Investment Adventures in Emerging Markets

Asia

South Korea: A Shining Example of Emerging Market Leadership

Our emerging markets equity team has often emphasized how emerging markets have evolved over the decades in ways many investors may not realize. Today, emerging economies boast many cutting-edge companies that are industry leaders. And, many countries have learned valuable lessons from prior crisis periods that have helped them navigate the current coronavirus pandemic. South Korea is one such example of both.

This post is also available in: French

As a team, we are embedded in emerging markets. Being on the ground across 15 countries, we see first-hand the transformation that has taken place in the last couple of decades—an evolution that in some areas is even accelerating amid COVID-19. This new reality in emerging markets is characterized by increased institutional resilience, improved economic diversification and the emergence of world-leading emerging market (EM) companies. In many cases these EM companies are leapfrogging developed market peers through new business models, often facilitated by superior infrastructure and intellectual property.

Institutional Resilience

South Korea stands out to us as illustrative of the aforementioned factors, and also as an example in terms of its handling of the COVID-19 pandemic. In our view, its exemplary response to the crisis reflects well on the quality of governance and social cohesion of the country. Similar to Japan, the country did not impose a lockdown, yet has achieved minimal deaths per capita.

The country has learned from previous regional health crises, and thus its economy and health system were prepared for this one. South Korea has for many years pursued prudent economic policies, resulting in low government debt. Crucially, it entered this crisis having had a negligible fiscal deficit of 0.3% last year, a fraction of the level of most developed markets.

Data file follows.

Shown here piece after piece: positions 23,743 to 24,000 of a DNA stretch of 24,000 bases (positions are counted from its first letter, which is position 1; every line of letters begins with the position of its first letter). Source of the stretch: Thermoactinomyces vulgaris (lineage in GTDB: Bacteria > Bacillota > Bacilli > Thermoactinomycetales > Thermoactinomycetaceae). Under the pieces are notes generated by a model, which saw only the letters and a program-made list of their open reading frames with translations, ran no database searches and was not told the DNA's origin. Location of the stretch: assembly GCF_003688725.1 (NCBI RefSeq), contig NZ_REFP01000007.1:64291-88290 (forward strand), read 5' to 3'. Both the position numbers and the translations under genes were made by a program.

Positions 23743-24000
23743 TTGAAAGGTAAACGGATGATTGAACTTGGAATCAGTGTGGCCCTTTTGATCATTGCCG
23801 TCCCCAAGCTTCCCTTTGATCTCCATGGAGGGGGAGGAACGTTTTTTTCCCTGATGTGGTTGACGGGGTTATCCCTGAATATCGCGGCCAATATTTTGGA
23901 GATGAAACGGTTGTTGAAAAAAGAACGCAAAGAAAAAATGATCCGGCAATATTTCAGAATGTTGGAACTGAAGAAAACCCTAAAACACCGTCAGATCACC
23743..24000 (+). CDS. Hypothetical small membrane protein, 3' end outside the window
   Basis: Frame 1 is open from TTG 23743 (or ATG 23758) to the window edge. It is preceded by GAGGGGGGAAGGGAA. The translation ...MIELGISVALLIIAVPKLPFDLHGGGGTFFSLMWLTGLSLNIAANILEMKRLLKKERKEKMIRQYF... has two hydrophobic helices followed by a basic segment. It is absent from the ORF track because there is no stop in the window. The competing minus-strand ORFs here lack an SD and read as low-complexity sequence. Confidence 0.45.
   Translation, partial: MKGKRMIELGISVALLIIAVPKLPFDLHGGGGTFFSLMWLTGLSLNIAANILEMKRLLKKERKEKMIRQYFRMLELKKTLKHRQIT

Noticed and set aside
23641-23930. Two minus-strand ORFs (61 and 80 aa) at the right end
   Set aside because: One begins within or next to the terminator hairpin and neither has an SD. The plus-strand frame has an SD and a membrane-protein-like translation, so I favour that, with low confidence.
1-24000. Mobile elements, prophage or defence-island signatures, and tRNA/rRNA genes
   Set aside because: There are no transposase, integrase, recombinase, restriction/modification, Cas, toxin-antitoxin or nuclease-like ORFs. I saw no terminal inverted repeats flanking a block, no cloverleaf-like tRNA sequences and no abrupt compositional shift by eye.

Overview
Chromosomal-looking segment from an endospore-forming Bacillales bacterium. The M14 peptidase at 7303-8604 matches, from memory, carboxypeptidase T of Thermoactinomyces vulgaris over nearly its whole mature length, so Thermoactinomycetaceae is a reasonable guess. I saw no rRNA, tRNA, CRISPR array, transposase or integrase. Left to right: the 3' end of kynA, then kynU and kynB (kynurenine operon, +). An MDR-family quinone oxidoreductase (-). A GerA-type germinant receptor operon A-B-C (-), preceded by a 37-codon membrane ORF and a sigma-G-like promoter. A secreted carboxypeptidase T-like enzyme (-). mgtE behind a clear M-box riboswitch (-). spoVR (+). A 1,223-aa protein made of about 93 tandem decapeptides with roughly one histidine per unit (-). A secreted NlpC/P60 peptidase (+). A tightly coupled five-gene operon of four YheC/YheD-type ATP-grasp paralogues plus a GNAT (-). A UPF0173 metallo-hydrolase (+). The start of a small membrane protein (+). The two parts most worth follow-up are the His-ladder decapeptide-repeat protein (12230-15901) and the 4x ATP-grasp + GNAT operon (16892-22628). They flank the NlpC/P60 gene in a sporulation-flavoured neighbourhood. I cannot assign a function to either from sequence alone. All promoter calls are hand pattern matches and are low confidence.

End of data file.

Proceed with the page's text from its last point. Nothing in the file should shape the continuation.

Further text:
Economic Diversification

In terms of the broader economy, South Korea has not been blessed with vast natural resources—on the contrary, oil imports are among the highest in Asia as a percent of gross domestic product. And despite having ample natural beauty and a rich distinctive culture, tourism has never been central to the economy.

The results are twofold. Near term, the country has disproportionately benefited from the crash in oil prices, while also seeing little economic impact from the collapse in international travel. But more importantly, over the longer term, Korea has invested in its people, in research and development, and has become an open economy—it’s an export powerhouse.

World-Class Companies

Furthermore, a number of South Korean exporters are of global importance, supplying hardware that enables the modern economy to function. World-leading semiconductor and battery makers are benefiting from the secular trends of increased computing power and greener mobility—some of which are accelerating due to the pandemic. Think of the massive increase in demand for cloud computing (and therefore data centers) driven by working from home and video conferencing. Or the potential uptick in e-bikes and car sales (an increasing proportion of which are electric) as people seek to avoid crowded public transport.

South Korea’s advantages in innovation and intellectual property are also evident in the health care sector—ranging from virus test kits to biologics—which have undoubtedly been supportive during this crisis. The country’s internet sector has also been thriving amid social distancing.

South Korea’s fiscal prudence is also replicated at the corporate level; the proportion of non-financial companies with net cash balance sheets is considerably above the global average (and more than double that of the United States).1  Viewed another way, cash holdings as a percent of total market capitalization are among the highest in the world. Balance sheets once derided as inefficient now look more appropriately conservative as companies globally seek government bailouts.